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Il conte è morto.
Contessa Caterina Donati whispered the words as her hired carriage rumbled past the scattered huts marking the seaside village of Belmare. She whispered them again in English. No matter how many times she said them, in either language, out loud or to herself, they seemed no more real than they had on that gloomy morning a month ago when her husband's sodden, lifeless body was delivered unceremoniously to the family palazzo.
But they were real enough to the rest of the world. Her present situation provided bitter proof. Her shoulders slanted from side to side as the poorly-sprung gig jounced through the narrow, twisting streets, the buildings clustered closer now as she entered the heart of the village she had once thought might be her home. The thought had been fleeting. It lasted two nights.
With a sense of foreboding, she looked through the carriage window at the occasional villagers. Without exception they stared back with dark, angry eyes, watching from the roadside as she slowly rode by, their numbers increasing as she rode deeper into town.
Her breath grew shallow. More than five years had passed since a Donati visited this small, poor village that clung to a narrow stretch of jagged Tuscan coast. Five long years, but the hate of the people remained. It drifted into the carriage like the hot summer wind coming off the dark sea. She felt it more now than when she had come here as a bride.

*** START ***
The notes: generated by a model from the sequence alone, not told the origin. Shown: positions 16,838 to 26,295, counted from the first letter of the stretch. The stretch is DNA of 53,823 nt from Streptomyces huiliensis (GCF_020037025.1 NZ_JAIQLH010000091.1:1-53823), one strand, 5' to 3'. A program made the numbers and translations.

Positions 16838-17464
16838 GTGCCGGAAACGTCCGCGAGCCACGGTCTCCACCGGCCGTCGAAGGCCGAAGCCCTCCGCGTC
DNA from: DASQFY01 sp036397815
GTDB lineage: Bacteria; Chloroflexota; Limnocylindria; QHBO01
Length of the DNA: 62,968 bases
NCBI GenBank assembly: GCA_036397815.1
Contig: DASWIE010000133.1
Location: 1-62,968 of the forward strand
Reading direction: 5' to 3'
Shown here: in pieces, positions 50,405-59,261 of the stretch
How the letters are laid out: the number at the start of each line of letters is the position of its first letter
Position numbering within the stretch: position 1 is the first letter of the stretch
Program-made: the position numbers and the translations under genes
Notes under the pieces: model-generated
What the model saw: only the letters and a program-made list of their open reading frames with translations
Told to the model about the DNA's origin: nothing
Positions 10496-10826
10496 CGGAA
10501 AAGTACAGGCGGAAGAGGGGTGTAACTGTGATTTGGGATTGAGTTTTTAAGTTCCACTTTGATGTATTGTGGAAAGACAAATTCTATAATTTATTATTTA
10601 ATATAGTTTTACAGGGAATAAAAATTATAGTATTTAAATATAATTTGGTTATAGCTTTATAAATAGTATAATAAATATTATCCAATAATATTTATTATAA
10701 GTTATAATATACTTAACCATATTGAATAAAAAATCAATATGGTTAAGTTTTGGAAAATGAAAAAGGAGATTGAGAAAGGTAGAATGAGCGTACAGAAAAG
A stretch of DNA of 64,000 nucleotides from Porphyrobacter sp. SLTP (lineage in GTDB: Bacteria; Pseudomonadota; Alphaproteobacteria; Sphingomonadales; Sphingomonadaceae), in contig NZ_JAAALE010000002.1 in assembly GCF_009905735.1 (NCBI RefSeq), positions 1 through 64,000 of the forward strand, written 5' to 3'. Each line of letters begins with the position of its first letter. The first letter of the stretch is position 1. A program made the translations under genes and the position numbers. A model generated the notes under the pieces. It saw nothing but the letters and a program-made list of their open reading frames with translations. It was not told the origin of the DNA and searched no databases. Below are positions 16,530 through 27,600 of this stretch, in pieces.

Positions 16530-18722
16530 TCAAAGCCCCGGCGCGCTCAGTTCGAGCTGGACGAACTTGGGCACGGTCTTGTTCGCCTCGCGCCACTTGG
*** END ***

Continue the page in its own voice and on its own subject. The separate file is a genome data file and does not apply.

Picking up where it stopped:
Il conte è morto.
But the harm he had wreaked lived on. His death had not been enough to ease their hate. It festered in their eyes.
A thick twist of yellow hair lay heavily against the back of her neck, sending rivulets of perspiration down her spine, and the black silk mourning gown clung to her sweat-slick skin. Her lips cracked from lack of moisture. How comforting it would be to order the carriage to a halt, to step into the street, and ask for a cup of water. She would gladly part with one of the few coins in her purse for such a respite.
More, she would tell the villagers she knew the suffering that had resulted when Pietro closed Donati fields to them, departed the villa, left the servants and farmers with nothing but the meager living they could scratch from the sea. She could go further and tell them that all yet might be well.
But such reassurance might prove to be a lie. Compelling her even more to silence, the eyes of the villagers, roughly-clad men and women, and children, too, standing in open windows, drifting from between the hovels to view her passing, told her not to dare.
Without warning, the carriage lurched to a stop, and she was flung forward, one shoulder striking sharply against the hard wall in front of her. She righted herself, gingerly flexed the muscles of her injured shoulder, and pressed gloved fingers to the perspiration on her forehead. What now? She could not venture to guess.